For Ages
10 to 99

Young fans of Ernie Cline's Ready Player One will love this classic video game inspired mystery filled with elements of Escape from Mr. Lemoncello's Library and From the Mixed Up Files of Mrs. Basil E. Frankweiler. 

What if playing video games was prepping you to solve an incredible real-world puzzle and locate a priceless treasure?

Twelve-year-old Ted Gerson has spent most of his summer playing video games. So when his great-uncle dies and bequeaths him the all so-called treasure in his overstuffed junk shop of an apartment, Ted explores it like it’s another level to beat. And to his shock, he finds that eccentric Great-Uncle Ted actually has set the place up like a real-life escape-the-room game!

Using his specially honed skills, Ted sets off to win the greatest game he’s ever played, with help from his friends Caleb and Isabel. Together they discover that Uncle Ted’s “treasure” might be exactly that—real gold and jewels found by a Japanese American unit that served in World War II. With each puzzle Ted and his friends solve, they get closer to unraveling the mystery—but someone dangerous is hot on their heels, and he’s not about to let them get away with the fortune.

Praise for Click Here to Start:

"As addictive as your favorite video game. I couldn't put it down."-Adam Gidwitz, New York Times bestselling author of A Tale Dark and Grimm

"Humor, believable characters, and adventure...keeps readers in suspense to the end. A winner for mystery enthusiasts."-Kirkus Reviews

"In this clever debut, Markell takes readers on a clue-filled adventure...[and] maintains an energetic, entertaining balance of character-driven narrative and tricky challenges."-Publishers Weekly

"Markell's highly entertaining debut a well-paced read with fully realized and likable characters,...[and] should have strong appeal to gamers, fans of video game-based stories, and reluctant readers."-SLJ

"This book will appeal to a wide audience. Readers who enjoyed Schreiber's Game Over, Pete Watson will enjoy the video game component; fans of Fitzgerald's Under the Egg will enjoy reading more about the Monuments Men; detective story aficionados will revel in the inclusion of The Maltese Falcon story. This is a great book to hand to just about any middle grade reader."-YA Books Central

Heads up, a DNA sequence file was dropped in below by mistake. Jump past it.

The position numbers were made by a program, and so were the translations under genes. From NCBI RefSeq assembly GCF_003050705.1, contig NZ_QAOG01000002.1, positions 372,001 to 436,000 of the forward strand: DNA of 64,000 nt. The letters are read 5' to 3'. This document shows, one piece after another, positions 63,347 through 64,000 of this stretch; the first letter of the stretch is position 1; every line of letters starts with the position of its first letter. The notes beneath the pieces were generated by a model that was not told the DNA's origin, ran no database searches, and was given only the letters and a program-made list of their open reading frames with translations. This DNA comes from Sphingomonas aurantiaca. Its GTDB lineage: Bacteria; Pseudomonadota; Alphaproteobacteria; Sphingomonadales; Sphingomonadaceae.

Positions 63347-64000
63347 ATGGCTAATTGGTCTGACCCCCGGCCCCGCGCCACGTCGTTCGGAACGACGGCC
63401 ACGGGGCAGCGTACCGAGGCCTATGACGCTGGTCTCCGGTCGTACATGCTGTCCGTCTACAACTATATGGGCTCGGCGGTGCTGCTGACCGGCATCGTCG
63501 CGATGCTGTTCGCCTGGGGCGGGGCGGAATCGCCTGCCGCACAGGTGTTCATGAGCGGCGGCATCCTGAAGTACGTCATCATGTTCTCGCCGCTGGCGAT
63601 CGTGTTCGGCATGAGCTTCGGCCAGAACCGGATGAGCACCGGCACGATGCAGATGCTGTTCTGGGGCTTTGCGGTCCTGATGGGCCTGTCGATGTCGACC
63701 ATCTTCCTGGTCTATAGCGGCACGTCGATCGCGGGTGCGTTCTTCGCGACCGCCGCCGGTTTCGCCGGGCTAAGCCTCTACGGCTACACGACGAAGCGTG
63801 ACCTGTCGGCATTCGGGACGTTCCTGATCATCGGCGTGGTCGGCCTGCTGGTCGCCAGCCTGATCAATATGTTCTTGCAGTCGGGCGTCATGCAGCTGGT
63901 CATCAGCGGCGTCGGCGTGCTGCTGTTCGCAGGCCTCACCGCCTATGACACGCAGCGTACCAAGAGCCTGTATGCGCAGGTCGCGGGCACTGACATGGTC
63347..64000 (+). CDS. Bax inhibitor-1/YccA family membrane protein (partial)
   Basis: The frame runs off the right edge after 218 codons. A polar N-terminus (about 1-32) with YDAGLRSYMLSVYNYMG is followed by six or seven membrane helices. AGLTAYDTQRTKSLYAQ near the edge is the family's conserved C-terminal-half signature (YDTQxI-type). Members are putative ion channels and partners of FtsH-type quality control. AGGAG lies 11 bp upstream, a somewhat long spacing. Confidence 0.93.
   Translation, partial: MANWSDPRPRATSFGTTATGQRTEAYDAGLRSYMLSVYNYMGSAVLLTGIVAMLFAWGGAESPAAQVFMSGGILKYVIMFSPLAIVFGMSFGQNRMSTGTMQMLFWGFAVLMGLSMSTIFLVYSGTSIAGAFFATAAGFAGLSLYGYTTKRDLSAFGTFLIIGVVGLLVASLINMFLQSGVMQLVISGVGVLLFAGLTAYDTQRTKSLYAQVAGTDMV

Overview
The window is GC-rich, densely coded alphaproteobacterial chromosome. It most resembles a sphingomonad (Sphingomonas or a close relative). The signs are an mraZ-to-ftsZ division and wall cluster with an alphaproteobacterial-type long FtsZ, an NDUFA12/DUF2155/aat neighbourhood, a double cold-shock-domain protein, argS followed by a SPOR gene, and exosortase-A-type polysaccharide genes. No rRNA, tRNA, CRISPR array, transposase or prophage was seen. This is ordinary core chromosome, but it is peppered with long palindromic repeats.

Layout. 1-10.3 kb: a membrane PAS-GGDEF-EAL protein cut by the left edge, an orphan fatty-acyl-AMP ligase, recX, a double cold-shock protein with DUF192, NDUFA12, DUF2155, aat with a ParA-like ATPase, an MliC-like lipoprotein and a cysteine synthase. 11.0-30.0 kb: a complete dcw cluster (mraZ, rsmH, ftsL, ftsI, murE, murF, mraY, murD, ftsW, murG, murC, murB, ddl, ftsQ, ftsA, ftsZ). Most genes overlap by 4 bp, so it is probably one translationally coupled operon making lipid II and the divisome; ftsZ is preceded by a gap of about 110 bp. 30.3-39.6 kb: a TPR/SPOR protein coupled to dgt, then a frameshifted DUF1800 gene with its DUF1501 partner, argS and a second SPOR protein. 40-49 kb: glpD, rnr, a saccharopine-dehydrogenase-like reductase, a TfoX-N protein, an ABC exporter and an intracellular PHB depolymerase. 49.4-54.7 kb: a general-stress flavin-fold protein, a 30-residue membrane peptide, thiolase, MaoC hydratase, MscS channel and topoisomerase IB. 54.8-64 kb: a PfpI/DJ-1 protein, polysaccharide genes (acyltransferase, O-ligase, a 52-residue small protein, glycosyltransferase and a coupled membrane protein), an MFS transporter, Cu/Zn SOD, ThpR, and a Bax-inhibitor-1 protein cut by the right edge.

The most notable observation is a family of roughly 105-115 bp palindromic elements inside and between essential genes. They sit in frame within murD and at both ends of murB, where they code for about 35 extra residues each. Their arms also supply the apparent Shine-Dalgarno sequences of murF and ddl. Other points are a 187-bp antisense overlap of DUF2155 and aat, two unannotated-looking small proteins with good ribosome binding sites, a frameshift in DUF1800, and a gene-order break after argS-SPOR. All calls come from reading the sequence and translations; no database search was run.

A School Library Guild selection
An Amazon Best Books of the Month Selection

An Excerpt fromClick Here to Start (A Novel)

Chapter 1



Who Knew a Man with Tubes in His Nose Could Be Funny?



It looks like something from a science-fiction movie, with so many machines and tubes going into and out of bags hung on poles.


For a moment, it doesn’t register that all those tubes and hoses are connected to a person.


I have no memory of what he looked like when I was little, and the only photo of Great-Uncle Ted in our house is from ages and ages ago. It shows a burly man with a crew cut, sitting in a living room in the 1960s. He’s got a cigarette in one hand and a lighter in the other. I wonder if he hadn’t smoked so many cigarettes maybe he wouldn’t be here now. He’s looking at the camera with a confident grin that says this is not a man to mess with. The only other place I’ve ever seen Asian men with kick-butt expressions like that is in samurai or martial-arts movies.


Not that I watch them all that much.


I mean, it’s bad enough other people make assumptions about us Asian kids. No need for me to help out.


But I gotta say, that photo can’t be further from the old man lying in this bed. The grossest thing is the tube going right up into his nose. It looks horrible, and is attached to a machine that does who knows what.


I go and stand awkwardly by the window, unsure of what to do. I wish Mom had come in with me, but she said Great-Uncle Ted wants to see me alone. Dying man’s last wish and all, I guess. I clear my throat and sort of whisper, “Um, hi?”




The two veiny sacs of his eyelids slowly open, and when he sees me, he gestures, beckoning me over with one hand.


I gingerly approach the chair next to his bed, careful not to disturb any of the wires and tubes snaking around him. It’s hard--I have visions of knocking into some hose or other just as I’m supposed to be having a nice visit.


“Gghhh . . .” Great-Uncle Ted catches my eye and reaches out.


Without thinking, I flinch. I have a flashback to a movie I saw where a guy laid out like this had a monster burst out of his chest and jump on someone’s face. I’m not saying I expect that to happen here, but hey, it does go through my mind.


Great-Uncle Ted’s eyes change. He points impatiently to something on the table.


A pad and paper. There is spidery writing on it.


“You want me to . . . give you the pad?” I ask.


Now there’s a flash of fire in Great-Uncle Ted’s eyes. I know when someone’s ticked off. The message is clearly Yes, you idiot. Give me the pad.


I hand the pad to my great-uncle, who winces in pain as he presses a button on the side of his bed that raises him to a seated position.


Slowly, he writes something and then hands me the pad.



Hurts too much to talk. You Amanda’s boy, Ted?



I start to write an answer on the pad.


The next thing I know, Great-Uncle Ted yanks the pad out of my hands. The old dude is surprisingly strong!




Great. Now the heart-rate machine is going a lot faster. That can’t be good.